Applied Biochemistry and Biotechnology

, Volume 170, Issue 2, pp 381–398 | Cite as

Isolation of Biphenyl and Polychlorinated Biphenyl-Degrading Bacteria and Their Degradation Pathway



Four strains of biphenyl-degrading bacteria were isolated from a sewage and identified from the Rhodococcus genus (SK-1, SK-3, and SK-4) and Aquamicrobium genus (SK-2) by 16S rRNA sequence. Among these strains, strain SK-2 was most suitable for biphenyl degradation. When 0.65, 1.3, 2.6, or 3.9 mM of biphenyl was used, the biphenyl was completely degraded within 24 and 96 h of culture, respectively. However, in the case of 6.5 and 9.75 mM of biphenyl, the biphenyl degradation yields were about 80 % and 46.7 % after 120 h of culture, respectively. The isolated strains could degrade a broad spectrum of aromatic compounds including high-chlorinated polychlorinated biphenyl (PCB) congeners in the presence of biphenyl. In addition, strain SK-2 could utilize PCB congeners containing one to six chlorine substituents such as 2,2′,4,4′,5,5′-hexachlorobiphenyl. The PCB utilization rate by the strain SK-2 was increased compared to that of other PCB congener-utilizing bacteria. The four isolates metabolized 4-chlorobiphenyl to 4-chlorobenzoic acid and 2-hydroxy-6-oxo-6-(4′-chlorophenyl)-hexa-2,4-dienoic acid. These results suggest the isolated strains might be good candidates for the bioremediation of PCB-contaminated soil, especially high-saline soils.


Biphenyl Polychlorinated biphenyl (PCB) Biphenyl-degrading mechanism Rhodococcus genus Aquamicrobium genus 


  1. 1.
    Pieper, D. H. (2005). Aerobic degradation of polychlorinated biphenyls. Applied Microbiology and Biotechnology, 67, 170–191.CrossRefGoogle Scholar
  2. 2.
    Takashi, H., Mitsuhiro, W., & Kenichiro, N. (2008). Concentration and characteristics of polychlorinated biphenyls in the sediments of sea and river in Nagasaki Prefecture. Japan Journal of Health Science, 54, 400–408.CrossRefGoogle Scholar
  3. 3.
    Hiroki, M. (2012). Current situation and issues of the industrial waste governance. Journal of Environmental Conservation Engineering, 41, 33–38.Google Scholar
  4. 4.
    Liu, W. X., Chen, J. L., Hu, J., Ling, X., & Tao, S. (2008). Multi-residues of organic pollutants in surface sediments from littoral areas of the Yellow Sea. Chinese Marine Pollution Bulletin, 56, 1091–1103.CrossRefGoogle Scholar
  5. 5.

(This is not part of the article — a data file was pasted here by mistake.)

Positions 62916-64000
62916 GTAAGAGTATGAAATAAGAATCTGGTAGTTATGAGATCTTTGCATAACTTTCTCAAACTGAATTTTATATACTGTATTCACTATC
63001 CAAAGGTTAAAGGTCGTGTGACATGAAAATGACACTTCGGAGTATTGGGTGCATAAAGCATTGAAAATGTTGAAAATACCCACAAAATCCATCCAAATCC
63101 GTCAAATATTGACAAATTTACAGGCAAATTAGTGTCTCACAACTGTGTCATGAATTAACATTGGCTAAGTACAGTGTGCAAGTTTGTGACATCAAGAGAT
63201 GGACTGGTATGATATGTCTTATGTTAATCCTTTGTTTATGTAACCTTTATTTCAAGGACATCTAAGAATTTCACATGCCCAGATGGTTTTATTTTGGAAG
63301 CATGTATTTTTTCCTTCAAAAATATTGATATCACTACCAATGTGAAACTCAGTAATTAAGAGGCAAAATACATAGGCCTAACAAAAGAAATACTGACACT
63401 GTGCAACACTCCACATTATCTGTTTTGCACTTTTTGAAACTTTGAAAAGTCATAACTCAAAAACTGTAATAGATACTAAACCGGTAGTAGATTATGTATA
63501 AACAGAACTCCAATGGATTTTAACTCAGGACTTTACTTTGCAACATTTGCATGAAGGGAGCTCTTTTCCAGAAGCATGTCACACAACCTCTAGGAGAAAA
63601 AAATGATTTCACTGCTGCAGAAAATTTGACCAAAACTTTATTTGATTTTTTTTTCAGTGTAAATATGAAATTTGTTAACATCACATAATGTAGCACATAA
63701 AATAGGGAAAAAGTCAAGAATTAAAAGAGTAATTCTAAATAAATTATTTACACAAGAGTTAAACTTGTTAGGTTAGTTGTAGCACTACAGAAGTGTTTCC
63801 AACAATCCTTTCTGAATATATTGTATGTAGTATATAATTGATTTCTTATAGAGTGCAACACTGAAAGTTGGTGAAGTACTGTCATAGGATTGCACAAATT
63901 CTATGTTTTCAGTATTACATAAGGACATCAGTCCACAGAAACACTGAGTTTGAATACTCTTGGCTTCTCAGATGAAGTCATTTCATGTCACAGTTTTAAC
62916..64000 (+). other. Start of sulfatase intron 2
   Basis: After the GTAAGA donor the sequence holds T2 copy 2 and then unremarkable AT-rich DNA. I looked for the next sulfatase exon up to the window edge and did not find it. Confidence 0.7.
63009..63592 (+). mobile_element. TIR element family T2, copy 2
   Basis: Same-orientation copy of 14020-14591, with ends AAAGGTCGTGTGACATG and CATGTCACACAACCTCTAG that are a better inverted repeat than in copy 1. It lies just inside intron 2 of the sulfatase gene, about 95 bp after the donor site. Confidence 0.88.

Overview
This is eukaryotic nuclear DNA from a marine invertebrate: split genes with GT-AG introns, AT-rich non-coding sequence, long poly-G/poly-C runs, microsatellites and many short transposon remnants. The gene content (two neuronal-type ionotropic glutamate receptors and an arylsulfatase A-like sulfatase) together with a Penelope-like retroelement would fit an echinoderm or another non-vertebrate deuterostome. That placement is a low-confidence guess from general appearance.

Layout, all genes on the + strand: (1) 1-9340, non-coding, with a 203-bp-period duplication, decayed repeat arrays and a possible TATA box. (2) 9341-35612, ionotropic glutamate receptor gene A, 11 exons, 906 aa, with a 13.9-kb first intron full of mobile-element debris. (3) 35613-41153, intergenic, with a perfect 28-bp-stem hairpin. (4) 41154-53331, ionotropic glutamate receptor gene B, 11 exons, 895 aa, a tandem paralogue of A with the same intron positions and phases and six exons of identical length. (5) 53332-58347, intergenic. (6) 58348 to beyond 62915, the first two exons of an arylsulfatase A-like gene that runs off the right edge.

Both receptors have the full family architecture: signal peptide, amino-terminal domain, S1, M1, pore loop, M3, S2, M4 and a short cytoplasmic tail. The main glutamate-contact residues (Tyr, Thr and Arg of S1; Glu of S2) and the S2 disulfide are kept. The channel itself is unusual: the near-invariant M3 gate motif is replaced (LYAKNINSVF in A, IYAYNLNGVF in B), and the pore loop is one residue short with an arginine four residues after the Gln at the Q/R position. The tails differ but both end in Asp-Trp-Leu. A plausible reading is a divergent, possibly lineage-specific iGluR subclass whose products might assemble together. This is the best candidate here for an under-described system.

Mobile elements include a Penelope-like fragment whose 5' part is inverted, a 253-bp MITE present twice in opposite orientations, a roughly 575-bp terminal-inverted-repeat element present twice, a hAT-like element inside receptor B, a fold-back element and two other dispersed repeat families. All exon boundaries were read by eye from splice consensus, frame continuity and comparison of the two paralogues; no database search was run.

Furukawa, K., & Matsumura, F. (1976). Microbial metabolism of polychlorinated biphenyls-studies on relative degradability of polychlorinated biphenyl components by Alcaligenes sp. Journal of Agricultural and Food Chemistry, 24, 251–256.CrossRefGoogle Scholar
  6. 6.
    Unterman, R., Bedard, D. L., Brennan, M. J., Bopp, L. H., Mondello, F. J., Books, R. E., et al. (1988). Environmental biotechnology: reducing risks from environmental chemicals through biotechnology (pp. 253–269). New York: Plenum Press.Google Scholar
  7. 7.
    Hatamian-Zarmi, A., Shojaosadati, S. A., Vasheghani-Farahani, E., Hosseinkhani, S., & Emamzadeh, A. (2009). Extensive biodegradation of highly chlorinated biphenyl and Aroclor 1242 by Pseudomonas aeruginosa TMU56 isolated from contaminated soils. International Biodeterioration & Biodegradation, 63, 788–794.CrossRefGoogle Scholar
  8. 8.
    Abdughafurovich, R. B., Andreevich, K. A., Lorenz Adrian, L., & Tashpulatovich, Y. K. (2010). Biodegradation of tritium labeled polychlorinated biphenyls (PCBs) by local salt tolerant mesophylic Bacillus Strains. Journal of Environmental Protection, 1, 420–425.CrossRefGoogle Scholar
  9. 9.
    Wittich, R. M., & Wolff, P. (2007). Growth of the genetically engineered strain Cupriavidus necator RW112 with chlorobenzoates and technical chlorobiphenyls. Microbiology, 153, 186–195.CrossRefGoogle Scholar
  10. 10.
    Kargi, F., & Dincer, A. R. (1999). Salt inhibition of nitrification and denitrification in saline wastewater. Environmental Technology, 20, 1147–1153.CrossRefGoogle Scholar
  11. 11.
    Abramowicz, D. A. (1990). Aerobic and anaerobic biodegradation of PCBs. Critical Reviews in Biotechnology, 10, 241–251.CrossRefGoogle Scholar
  12. 12.
    Jaysankar, D., Ramaiah, N., & Sarkar, A. (2006). Aerobic degradation of highly chlorinated polychlorobiphenyls by a marine bacterium, Pseudomonas CH07. World Journal of Microbiology and Biotechnology, 22, 1321–1327.CrossRefGoogle Scholar